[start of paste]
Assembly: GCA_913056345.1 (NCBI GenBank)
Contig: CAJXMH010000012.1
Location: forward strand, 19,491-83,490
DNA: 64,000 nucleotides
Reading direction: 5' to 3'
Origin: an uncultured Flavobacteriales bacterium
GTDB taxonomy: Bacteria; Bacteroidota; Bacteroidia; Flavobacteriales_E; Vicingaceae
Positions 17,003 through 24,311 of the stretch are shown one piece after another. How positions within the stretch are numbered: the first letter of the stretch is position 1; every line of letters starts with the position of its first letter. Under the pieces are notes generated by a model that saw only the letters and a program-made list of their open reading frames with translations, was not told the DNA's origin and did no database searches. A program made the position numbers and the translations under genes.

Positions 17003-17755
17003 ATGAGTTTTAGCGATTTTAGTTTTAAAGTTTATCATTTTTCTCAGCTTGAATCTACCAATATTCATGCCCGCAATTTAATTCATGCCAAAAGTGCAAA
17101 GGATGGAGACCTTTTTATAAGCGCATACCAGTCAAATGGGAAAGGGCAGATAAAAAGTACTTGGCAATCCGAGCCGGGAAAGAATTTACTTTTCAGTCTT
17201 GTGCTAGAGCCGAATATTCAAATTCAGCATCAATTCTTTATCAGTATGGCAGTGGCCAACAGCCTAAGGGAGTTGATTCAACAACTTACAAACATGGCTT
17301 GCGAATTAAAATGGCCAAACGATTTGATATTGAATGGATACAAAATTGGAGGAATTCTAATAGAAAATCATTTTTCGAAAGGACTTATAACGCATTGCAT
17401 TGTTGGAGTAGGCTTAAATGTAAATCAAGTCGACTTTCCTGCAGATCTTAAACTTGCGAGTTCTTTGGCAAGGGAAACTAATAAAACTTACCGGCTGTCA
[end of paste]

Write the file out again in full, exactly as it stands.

Assembly: GCA_913056345.1 (NCBI GenBank)
Contig: CAJXMH010000012.1
Location: forward strand, 19,491-83,490
DNA: 64,000 nucleotides
Reading direction: 5' to 3'
Origin: an uncultured Flavobacteriales bacterium
GTDB taxonomy: Bacteria; Bacteroidota; Bacteroidia; Flavobacteriales_E; Vicingaceae
Positions 17,003 through 24,311 of the stretch are shown one piece after another. How positions within the stretch are numbered: the first letter of the stretch is position 1; every line of letters starts with the position of its first letter. Under the pieces are notes generated by a model that saw only the letters and a program-made list of their open reading frames with translations, was not told the DNA's origin and did no database searches. A program made the position numbers and the translations under genes.

Positions 17003-17755
17003 ATGAGTTTTAGCGATTTTAGTTTTAAAGTTTATCATTTTTCTCAGCTTGAATCTACCAATATTCATGCCCGCAATTTAATTCATGCCAAAAGTGCAAA
17101 GGATGGAGACCTTTTTATAAGCGCATACCAGTCAAATGGGAAAGGGCAGATAAAAAGTACTTGGCAATCCGAGCCGGGAAAGAATTTACTTTTCAGTCTT
17201 GTGCTAGAGCCGAATATTCAAATTCAGCATCAATTCTTTATCAGTATGGCAGTGGCCAACAGCCTAAGGGAGTTGATTCAACAACTTACAAACATGGCTT
17301 GCGAATTAAAATGGCCAAACGATTTGATATTGAATGGATACAAAATTGGAGGAATTCTAATAGAAAATCATTTTTCGAAAGGACTTATAACGCATTGCAT
17401 TGTTGGAGTAGGCTTAAATGTAAATCAAGTCGACTTTCCTGCAGATCTTAAACTTGCGAGTTCTTTGGCAAGGGAAACTAATAAAACTTACCGGCTGTCA